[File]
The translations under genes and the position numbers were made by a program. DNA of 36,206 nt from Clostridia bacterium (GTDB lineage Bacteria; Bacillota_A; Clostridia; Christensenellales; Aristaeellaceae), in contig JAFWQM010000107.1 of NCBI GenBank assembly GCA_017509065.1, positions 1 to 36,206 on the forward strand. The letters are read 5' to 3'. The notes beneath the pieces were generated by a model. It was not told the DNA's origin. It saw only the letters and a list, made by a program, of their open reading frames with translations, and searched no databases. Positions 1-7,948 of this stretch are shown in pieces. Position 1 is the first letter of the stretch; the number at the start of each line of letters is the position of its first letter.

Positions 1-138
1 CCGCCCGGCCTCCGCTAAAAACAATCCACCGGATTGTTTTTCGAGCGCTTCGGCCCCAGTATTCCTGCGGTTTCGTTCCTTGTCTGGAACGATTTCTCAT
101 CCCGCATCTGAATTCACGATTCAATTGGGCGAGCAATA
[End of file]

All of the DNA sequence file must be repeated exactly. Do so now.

The translations under genes and the position numbers were made by a program. DNA of 36,206 nt from Clostridia bacterium (GTDB lineage Bacteria; Bacillota_A; Clostridia; Christensenellales; Aristaeellaceae), in contig JAFWQM010000107.1 of NCBI GenBank assembly GCA_017509065.1, positions 1 to 36,206 on the forward strand. The letters are read 5' to 3'. The notes beneath the pieces were generated by a model. It was not told the DNA's origin. It saw only the letters and a list, made by a program, of their open reading frames with translations, and searched no databases. Positions 1-7,948 of this stretch are shown in pieces. Position 1 is the first letter of the stretch; the number at the start of each line of letters is the position of its first letter.

Positions 1-138
1 CCGCCCGGCCTCCGCTAAAAACAATCCACCGGATTGTTTTTCGAGCGCTTCGGCCCCAGTATTCCTGCGGTTTCGTTCCTTGTCTGGAACGATTTCTCAT
101 CCCGCATCTGAATTCACGATTCAATTGGGCGAGCAATA